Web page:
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2019年1月 2日 (水)

colonizationとか、colonizeとか

医学翻訳フリーランサーのみなさん、こんにちは。

Medical Translator NARITAです。

 

さて、

colonizationとか、colonizeとか。

なんとなくわかるが、いざ訳そうとすると迷います。

 

ライフサイエンス辞書では、

colonization

コロニー形成,    細菌叢,    集落形成,    (細菌の)   定着

コロニー形成」を訳語にするとしっくりこない。

 

コロニー形成」は実験室での細菌などの培養で使う用語のようです。

https://ja.wikipedia.org/wiki/%E3%82%B3%E3%83%AD%E3%83%8B%E3%83%BC%E5%BD%A2%E6%88%90%E5%8D%98%E4%BD%8D

臨床系の文書で「コロニー形成」がしっくりこないのはそのためかもしれません。

 

ロゼッタさんの究極の辞書で調べましたが、どうなんでしょう。

https://www.sangyo-honyaku.jp/dictionaries/index/search_info:%E3%82%B3%E3%83%AD%E3%83%8B%E3%83%BC%E5%BD%A2%E6%88%90%E7%8E%87_%E9%9D%9E%E8%87%A8%E5%BA%8A

 

とても参考になる解説が見つかりました。

http://www.wound-treatment.jp/wound014.htm

日本語の臨床系の文書ではInfectionとColonizationを厳密に区別していないような印象があります。

以上の情報に基づき、イートモではcolonizationとcolonizeの和訳を整理しなおしました。

 

イートモ対訳データベースからcolonizationまたはcolonizeを含む対訳を抽出してご参考まで提示しました。ちゃんと表示するしかたがわからないので、和文の右端が切れてしまってすみません。

なお、イートモ対訳は随時修正しています。

必要ならば速攻で修正します。

ですから、イートモユーザー様は他のツールにコピペせず、なるべくイートモシステム内で利用してください。

http://i-honyaku.cocolog-nifty.com/blog/2018/10/pdicebwin4-a2b8.html

 

A person colonized with a cag+, s1a   vacA, iceA1 strain is more likely to develop duodenal ulceration than a   person harboring a cag, s2 vacA, iceA2 strain.
Bifidobacterium bifidum is the predominant   bacterial species in the intestine of breast-fed infants, where it presumably   prevents colonization by potential pathogens.
Central venous catheters coated or   impregnated with antimicrobial agents effectively prevent microbial   colonization and catheter-related bloodstream infections.
Colonization induces chronic gastric   inflammation which can progress to a variety of diseases.
Helicobacter pylori colonizes the   gastric mucosa, where it appears to persist throughout the host's life unless   the patient is treated.
Helicobacter pylori is a gram-negative organism that is able to colonize the human   stomach.
If a suitable vaccine were   available (research projects are ongoing) to prevent H pylori colonization,   would we increase or decrease the disease burden?
It is likely that H. pylori has colonized our stomachs since well before we   became humans.
It is possible to acquire infection   from a partner with genital or oral colonization.
Large numbers of people are now passing their lives without H. pylori   colonization.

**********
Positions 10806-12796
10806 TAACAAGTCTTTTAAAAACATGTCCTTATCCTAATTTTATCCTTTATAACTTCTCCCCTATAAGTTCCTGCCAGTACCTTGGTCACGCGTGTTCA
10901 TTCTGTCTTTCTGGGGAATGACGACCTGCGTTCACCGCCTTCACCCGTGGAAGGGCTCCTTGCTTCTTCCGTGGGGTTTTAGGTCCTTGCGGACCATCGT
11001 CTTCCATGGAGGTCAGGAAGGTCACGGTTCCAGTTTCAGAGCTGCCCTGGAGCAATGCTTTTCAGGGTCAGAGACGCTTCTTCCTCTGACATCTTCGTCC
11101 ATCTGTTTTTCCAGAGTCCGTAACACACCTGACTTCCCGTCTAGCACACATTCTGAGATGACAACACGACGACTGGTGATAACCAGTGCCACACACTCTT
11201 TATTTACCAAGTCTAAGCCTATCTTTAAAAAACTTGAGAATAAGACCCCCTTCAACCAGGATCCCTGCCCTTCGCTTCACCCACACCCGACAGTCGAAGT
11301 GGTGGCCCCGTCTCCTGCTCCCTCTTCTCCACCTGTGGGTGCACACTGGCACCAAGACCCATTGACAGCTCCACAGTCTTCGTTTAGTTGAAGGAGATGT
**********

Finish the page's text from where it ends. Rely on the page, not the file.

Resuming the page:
Little is known, however, about   their significance in oral colonization and cariogenicity.
Lymphoid proliferation is a common feature of H. pylori   colonization. 
Monitoring trends in colonization   rates should provide clues.
Much of the recent work in tackling methicillin-resistant   Staphylococcus aureus (MRSA) has focused on hygiene in hospitals, but it is   unclear how much hospital staff know about the treatment and management of   patients who are colonized or infected with MRSA.
Normal human skin is colonized with   bacteria; different areas of the body have varied total aerobic bacterial   counts.
Once S. aureus successfully adheres to and colonizes host tissues,   the expression of specific genes is altered, resulting in a phenotype that is   more resistant to antibiotics.
One explanation is that the stomach   appears to be colonized by different organisms than those in patients with   hypochlorhydria.
People carrying H. pylori may be slightly shorter (and possibly   leaner) than their uncolonized counterparts.
Peptic ulcer disease and gastric   cancer have been declining in the 20th century in precisely those parts of   the world in which the prevalence of H. pylori colonization has declined.
The hands of health care workers may become   persistently colonized with pathogenic flora (e.g., S. aureus), gram-negative   bacilli, or yeast.
The   microorganism colonizes the nose and paranasal sinuses, spreading into   adjacent tissues by invading blood vessels.
The prevalence of H. pylori colonization is about 30% in the United States   and other developed countries as opposed to > 80% in many developing   countries.
The   published literature on this is often difficult to interpret because of   heterogeneity in the density of bacterial colonization and in host immune   response.
The reasons for the decline in the prevalence of H. pylori colonization   are unknown.
The   strain defective in ABC could not colonize teeth of starch-only-eating rats.
These valves then become colonized by bacteria of low virulence.
Transient flora, which colonize the   superficial layers of the skin, are more amenable to removal by routine hand   washing.
With continuing socioeconomic development, H pylori colonization is   becoming less common.

 

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